It’s a paradox, but the more things break down, the more people cling to old forms, and the greater the pressure to conform to them. As the black sheep of my family, I know how destructive the demand of conformity can be.
I didn’t need a tattoo to be a non-conformist, since my non-conformity wasn’t just skin-deep. Besides, you’re a non-conformist now if you don’t have a tattoo.
Black sheep can either be bad offspring in a good family, or good offspring in a bad one. I’m not sure there’s actually much difference, since there’s good and bad in all of us, and which side prevails depends on where you sit and whether you take a stand.
Besides, black sheep are always seen as bad people, no matter how dark and dysfunctional the family that labels them such. And no matter how good the black sheep may actually be, if a family sees them as one, often so does society.
Are black sheep born, or made? A black sheep doesn’t decide to be one, but is born the way they are, and declared black sheep because they’re a different color than the white ones.
I treated the black sheep thing as a joke; even a badge of honor (two favorite uncles, one on each side, were also black sheep) until I realized the rest of my clan was dead serious about it. It became serious to me after my mother died at the end of last year. You would think the dynamic would change with the death of the matriarch, but the white sheep just herded together even more.
A few years ago I went back to the Midwest for a visit. On my first night there, I went to basketball game of my youngest sister’s youngest son, who has now become quite the all-around athlete. My oldest sister’s husband attended the game, and had a message for me from his wife: “Get back in the loop.”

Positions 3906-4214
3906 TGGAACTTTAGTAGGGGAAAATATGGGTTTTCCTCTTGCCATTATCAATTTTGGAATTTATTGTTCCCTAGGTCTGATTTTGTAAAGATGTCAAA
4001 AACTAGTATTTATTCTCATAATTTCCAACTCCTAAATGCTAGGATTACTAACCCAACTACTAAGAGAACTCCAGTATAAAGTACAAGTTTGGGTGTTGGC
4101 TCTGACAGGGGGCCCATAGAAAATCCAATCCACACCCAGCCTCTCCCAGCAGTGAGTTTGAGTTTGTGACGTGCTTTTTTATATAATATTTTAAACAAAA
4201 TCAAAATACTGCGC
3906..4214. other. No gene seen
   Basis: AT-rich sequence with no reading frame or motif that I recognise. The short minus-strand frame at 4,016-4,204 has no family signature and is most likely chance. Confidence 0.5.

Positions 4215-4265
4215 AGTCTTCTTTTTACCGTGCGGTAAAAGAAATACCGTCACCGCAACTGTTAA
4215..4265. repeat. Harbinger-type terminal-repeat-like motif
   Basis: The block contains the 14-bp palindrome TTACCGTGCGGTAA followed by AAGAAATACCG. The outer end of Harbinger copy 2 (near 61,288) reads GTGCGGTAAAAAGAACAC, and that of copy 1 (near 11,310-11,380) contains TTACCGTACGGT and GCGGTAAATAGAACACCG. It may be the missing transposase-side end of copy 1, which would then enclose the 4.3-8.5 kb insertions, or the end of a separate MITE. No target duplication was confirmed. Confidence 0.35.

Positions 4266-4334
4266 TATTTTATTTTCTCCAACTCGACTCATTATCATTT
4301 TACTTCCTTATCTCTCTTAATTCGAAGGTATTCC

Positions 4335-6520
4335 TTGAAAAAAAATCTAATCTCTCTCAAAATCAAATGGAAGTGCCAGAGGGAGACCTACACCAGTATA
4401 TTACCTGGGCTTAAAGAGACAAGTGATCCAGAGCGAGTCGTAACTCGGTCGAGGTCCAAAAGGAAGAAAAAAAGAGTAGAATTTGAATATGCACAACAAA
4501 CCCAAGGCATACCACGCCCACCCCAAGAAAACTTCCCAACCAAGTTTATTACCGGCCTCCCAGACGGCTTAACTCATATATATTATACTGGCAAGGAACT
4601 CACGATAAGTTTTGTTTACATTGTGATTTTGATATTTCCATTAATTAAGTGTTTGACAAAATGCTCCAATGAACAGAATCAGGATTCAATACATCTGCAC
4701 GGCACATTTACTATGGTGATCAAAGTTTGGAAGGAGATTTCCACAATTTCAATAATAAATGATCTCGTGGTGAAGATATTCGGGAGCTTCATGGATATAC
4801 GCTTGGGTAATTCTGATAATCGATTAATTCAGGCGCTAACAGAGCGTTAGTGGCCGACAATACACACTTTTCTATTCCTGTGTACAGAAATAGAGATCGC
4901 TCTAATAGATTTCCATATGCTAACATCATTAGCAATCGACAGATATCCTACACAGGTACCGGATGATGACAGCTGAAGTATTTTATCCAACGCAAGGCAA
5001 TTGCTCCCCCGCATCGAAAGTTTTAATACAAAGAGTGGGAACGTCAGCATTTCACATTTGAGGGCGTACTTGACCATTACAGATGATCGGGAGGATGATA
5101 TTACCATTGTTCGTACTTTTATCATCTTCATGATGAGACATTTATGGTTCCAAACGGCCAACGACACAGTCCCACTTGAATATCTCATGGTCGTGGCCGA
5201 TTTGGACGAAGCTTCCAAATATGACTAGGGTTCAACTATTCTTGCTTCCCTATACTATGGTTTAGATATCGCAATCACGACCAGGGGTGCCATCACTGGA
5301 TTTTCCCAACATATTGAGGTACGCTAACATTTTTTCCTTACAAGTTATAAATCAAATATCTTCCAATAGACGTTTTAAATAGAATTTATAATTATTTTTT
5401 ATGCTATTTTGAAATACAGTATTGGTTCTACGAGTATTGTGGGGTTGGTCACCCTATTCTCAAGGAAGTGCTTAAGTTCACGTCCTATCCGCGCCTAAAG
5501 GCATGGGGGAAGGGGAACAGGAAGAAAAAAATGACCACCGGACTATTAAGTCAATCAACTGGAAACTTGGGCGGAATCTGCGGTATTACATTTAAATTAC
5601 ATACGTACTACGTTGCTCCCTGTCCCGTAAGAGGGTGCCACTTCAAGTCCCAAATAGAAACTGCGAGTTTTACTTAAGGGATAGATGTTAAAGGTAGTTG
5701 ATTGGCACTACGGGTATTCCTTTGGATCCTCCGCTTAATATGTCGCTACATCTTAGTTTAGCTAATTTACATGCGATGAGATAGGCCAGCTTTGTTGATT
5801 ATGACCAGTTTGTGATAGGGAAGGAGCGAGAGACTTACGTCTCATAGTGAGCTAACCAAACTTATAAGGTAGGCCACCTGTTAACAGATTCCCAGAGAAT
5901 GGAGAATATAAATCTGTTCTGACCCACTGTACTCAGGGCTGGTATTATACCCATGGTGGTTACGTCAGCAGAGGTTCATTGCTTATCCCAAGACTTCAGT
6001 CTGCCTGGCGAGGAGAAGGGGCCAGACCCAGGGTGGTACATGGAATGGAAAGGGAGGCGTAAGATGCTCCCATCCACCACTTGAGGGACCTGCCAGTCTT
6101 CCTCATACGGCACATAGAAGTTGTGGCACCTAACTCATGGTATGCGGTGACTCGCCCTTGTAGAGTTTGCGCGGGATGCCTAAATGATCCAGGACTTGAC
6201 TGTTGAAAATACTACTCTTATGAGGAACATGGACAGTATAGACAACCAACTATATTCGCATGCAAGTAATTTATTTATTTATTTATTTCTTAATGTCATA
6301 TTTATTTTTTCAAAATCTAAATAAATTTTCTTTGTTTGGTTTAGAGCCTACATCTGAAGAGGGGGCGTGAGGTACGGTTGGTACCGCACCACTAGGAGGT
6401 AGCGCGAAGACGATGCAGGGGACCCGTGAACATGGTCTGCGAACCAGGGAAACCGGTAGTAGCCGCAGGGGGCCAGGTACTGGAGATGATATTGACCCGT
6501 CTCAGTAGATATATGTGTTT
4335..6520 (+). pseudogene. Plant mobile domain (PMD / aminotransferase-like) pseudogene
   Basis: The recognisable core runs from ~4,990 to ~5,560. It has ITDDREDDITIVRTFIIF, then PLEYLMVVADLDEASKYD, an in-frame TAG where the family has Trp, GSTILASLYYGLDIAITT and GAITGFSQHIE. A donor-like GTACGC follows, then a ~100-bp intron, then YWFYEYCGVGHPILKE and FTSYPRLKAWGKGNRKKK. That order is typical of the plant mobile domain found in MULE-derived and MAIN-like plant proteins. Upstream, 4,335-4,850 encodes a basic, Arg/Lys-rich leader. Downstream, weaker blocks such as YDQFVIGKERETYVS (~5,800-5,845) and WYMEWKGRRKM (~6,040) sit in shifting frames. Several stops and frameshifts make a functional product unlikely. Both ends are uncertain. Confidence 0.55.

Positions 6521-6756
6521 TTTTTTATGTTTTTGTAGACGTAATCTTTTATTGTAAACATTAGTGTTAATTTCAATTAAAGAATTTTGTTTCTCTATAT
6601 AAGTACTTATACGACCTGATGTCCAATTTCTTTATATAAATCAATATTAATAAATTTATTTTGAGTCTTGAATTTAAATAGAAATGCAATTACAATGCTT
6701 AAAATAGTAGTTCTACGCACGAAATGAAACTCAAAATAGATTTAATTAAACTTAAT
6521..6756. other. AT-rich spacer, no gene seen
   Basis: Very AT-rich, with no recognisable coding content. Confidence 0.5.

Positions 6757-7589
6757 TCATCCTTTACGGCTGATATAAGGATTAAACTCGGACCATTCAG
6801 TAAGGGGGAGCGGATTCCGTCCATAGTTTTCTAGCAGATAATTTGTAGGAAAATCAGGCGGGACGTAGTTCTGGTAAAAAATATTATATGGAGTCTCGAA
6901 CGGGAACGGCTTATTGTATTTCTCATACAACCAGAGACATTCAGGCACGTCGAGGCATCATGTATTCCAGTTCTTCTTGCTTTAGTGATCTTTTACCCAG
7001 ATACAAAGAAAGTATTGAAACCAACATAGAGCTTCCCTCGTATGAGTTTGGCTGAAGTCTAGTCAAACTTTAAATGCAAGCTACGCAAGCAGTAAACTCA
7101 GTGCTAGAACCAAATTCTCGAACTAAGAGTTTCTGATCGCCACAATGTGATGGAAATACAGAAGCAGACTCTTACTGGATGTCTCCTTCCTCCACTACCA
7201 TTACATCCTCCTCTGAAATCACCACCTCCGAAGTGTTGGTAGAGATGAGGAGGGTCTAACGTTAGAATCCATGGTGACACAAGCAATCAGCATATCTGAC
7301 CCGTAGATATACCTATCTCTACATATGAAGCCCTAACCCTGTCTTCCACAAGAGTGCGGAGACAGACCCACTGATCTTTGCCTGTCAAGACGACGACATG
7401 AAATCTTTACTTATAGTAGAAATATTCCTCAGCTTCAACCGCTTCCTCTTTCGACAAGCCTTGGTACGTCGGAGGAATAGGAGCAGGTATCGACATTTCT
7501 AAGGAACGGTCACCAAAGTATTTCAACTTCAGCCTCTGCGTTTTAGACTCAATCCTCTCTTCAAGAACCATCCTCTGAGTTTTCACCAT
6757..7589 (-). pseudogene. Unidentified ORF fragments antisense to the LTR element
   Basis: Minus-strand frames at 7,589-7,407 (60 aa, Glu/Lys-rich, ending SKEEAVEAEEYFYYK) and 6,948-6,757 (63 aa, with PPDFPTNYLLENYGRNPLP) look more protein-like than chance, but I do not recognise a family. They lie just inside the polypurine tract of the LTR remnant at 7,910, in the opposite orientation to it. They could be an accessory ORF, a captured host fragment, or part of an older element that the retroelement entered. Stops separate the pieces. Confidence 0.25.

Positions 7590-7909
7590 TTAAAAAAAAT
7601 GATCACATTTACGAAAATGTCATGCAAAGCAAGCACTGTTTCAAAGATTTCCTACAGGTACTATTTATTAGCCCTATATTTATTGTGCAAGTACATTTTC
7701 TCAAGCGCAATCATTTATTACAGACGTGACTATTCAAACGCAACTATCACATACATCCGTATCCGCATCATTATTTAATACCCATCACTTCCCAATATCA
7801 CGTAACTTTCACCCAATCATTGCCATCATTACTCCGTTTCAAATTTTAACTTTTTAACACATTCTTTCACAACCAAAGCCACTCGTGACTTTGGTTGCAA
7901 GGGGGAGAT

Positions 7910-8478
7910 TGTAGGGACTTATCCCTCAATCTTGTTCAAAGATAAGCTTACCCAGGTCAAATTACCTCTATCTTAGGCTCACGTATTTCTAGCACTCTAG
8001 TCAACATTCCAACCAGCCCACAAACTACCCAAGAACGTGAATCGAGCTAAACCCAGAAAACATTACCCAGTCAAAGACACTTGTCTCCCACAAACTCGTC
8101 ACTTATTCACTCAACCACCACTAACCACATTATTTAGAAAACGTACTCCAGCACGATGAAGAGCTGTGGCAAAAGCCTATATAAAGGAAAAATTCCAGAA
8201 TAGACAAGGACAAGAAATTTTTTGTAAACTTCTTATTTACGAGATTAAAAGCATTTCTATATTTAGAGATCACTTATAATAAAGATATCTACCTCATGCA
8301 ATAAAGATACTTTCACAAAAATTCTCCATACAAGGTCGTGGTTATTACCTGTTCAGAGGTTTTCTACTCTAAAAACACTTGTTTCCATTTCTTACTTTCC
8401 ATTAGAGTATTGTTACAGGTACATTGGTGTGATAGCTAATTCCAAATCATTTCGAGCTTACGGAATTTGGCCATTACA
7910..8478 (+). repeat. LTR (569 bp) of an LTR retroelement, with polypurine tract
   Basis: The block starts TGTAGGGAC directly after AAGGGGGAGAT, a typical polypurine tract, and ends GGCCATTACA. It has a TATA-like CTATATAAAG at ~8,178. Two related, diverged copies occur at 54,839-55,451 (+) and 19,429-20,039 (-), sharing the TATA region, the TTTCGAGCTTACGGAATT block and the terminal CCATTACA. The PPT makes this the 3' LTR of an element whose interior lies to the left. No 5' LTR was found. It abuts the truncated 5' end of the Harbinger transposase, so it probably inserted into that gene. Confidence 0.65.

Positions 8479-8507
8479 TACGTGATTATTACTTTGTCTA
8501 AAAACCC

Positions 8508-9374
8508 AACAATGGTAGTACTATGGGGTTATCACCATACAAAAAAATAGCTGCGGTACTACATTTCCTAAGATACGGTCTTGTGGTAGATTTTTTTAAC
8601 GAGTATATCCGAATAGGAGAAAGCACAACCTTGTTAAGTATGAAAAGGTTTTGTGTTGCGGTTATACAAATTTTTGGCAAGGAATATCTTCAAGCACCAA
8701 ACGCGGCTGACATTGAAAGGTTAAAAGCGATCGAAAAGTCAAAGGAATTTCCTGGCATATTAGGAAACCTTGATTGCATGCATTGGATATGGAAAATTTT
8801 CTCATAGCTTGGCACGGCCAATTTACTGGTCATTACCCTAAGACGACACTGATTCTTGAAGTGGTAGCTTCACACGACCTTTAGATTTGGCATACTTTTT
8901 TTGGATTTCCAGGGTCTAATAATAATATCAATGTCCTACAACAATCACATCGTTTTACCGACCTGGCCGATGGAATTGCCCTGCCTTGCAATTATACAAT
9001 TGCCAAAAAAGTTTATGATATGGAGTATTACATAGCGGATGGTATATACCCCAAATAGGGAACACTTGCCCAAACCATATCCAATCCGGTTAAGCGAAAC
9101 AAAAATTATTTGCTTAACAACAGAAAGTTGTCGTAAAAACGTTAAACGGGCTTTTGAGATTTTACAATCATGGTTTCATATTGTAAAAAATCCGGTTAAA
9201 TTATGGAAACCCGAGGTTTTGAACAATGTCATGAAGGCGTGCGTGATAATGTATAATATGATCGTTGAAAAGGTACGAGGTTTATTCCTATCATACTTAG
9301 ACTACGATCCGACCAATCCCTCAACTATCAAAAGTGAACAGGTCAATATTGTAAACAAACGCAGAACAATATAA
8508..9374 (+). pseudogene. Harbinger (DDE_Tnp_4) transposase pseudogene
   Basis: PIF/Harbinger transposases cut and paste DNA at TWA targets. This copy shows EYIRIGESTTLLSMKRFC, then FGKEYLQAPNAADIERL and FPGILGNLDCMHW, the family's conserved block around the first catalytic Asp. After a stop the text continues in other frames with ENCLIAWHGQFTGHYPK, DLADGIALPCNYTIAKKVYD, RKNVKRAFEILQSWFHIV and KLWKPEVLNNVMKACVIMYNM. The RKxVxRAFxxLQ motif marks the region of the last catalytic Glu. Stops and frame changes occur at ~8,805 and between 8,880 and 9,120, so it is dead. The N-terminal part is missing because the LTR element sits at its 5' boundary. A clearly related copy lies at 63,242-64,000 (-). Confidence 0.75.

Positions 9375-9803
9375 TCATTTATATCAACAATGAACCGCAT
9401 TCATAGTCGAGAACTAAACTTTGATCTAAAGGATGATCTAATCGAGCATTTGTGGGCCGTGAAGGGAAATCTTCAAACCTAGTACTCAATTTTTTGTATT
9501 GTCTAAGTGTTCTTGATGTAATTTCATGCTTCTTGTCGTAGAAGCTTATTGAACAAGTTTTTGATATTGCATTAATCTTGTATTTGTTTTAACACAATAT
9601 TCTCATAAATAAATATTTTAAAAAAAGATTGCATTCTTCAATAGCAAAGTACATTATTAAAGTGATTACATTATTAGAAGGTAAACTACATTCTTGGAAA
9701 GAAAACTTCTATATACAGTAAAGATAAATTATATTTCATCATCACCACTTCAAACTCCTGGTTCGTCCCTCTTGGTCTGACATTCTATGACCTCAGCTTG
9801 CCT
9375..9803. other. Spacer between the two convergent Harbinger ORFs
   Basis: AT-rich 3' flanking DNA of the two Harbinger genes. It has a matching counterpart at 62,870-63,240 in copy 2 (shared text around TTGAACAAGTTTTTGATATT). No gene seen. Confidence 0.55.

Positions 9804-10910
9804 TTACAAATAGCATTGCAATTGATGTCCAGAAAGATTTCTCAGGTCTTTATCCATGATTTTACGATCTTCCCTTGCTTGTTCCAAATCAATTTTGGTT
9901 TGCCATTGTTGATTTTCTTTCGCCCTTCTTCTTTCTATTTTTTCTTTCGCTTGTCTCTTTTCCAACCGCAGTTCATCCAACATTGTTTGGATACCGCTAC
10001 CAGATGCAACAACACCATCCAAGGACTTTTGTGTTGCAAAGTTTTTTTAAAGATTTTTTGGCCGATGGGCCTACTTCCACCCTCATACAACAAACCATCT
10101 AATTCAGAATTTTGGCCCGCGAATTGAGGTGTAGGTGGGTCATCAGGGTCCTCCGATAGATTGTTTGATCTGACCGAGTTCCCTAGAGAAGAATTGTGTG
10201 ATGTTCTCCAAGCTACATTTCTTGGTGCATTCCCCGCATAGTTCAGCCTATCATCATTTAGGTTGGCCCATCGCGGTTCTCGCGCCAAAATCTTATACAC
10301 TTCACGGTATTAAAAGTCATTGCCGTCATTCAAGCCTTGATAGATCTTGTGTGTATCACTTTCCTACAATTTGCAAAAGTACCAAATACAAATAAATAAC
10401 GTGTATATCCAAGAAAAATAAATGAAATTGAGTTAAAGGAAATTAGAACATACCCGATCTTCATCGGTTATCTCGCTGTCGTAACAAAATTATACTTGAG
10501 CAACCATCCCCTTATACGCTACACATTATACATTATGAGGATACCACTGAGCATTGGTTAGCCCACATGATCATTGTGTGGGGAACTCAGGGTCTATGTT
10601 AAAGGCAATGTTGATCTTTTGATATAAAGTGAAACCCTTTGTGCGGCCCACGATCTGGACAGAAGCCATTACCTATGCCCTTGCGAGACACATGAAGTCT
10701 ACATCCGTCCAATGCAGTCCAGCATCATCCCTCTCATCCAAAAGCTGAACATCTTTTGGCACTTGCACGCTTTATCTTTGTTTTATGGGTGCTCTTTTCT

Of course, the very fact that this communiqué came from a brother-in-law rather than my sister herself epitomizes why I’m not in the loop, and never will be. I shot back with a rather barbed message in return, which may or may not have been apt.
Telling my youngest of three younger sisters about the incident the next day, including my response, I was both surprised and not surprised when she said: “Wow, that must have really bothered her, coming from the blackest of the black sheep.”
Dorothy Malone portrayed the quintessential bad black sheep in the 1956 classic “Written on the Wind,” with Rock Hudson. Malone won the Oscar that year for best supporting actress by playing a jealous, scheming, nymphomaniac daughter of a Texas oil baron, in a family riven by the misplaced affinities for a surrogate son.
But there’s another kind of black sheep, one who is compelled to speak the truth when a family believes they can only live by lies; one who wouldn’t buy into money and respectability as the arbiters of worth and the good life; one who couldn’t, by conscience, character, and disposition go along and get with the program.
Though ‘diversity’ has become a cliché word, I think what people really mean by it is embracing genuine difference. Not ‘differences;’ not the shallow dissimilarities that cover an underlying sameness.
Ultimately conformity isn’t about going along with the programs of family and society, but of accepting and resigning to the patterns of consciousness within oneself. The vast majority of people believe they would be completely lost without their programs of belief, opinion, and habit. But in fact they are increasingly lost because of them.
To my mind, not to have a moment during the day when the machinery of socialization and self is operating is a good definition of hell.
Stillness of thought is the silence of being. When the observer ends, the movement of negation begins. When psychological time stops, one leaves the stream of content-consciousness. Leaving the stream of consciousness, one is immersed in the infinite wellspring of life and death.
Doing that on a regular basis, one may be the blackest of the black sheep. But I wouldn’t trade it for the world, or the illusion of belonging.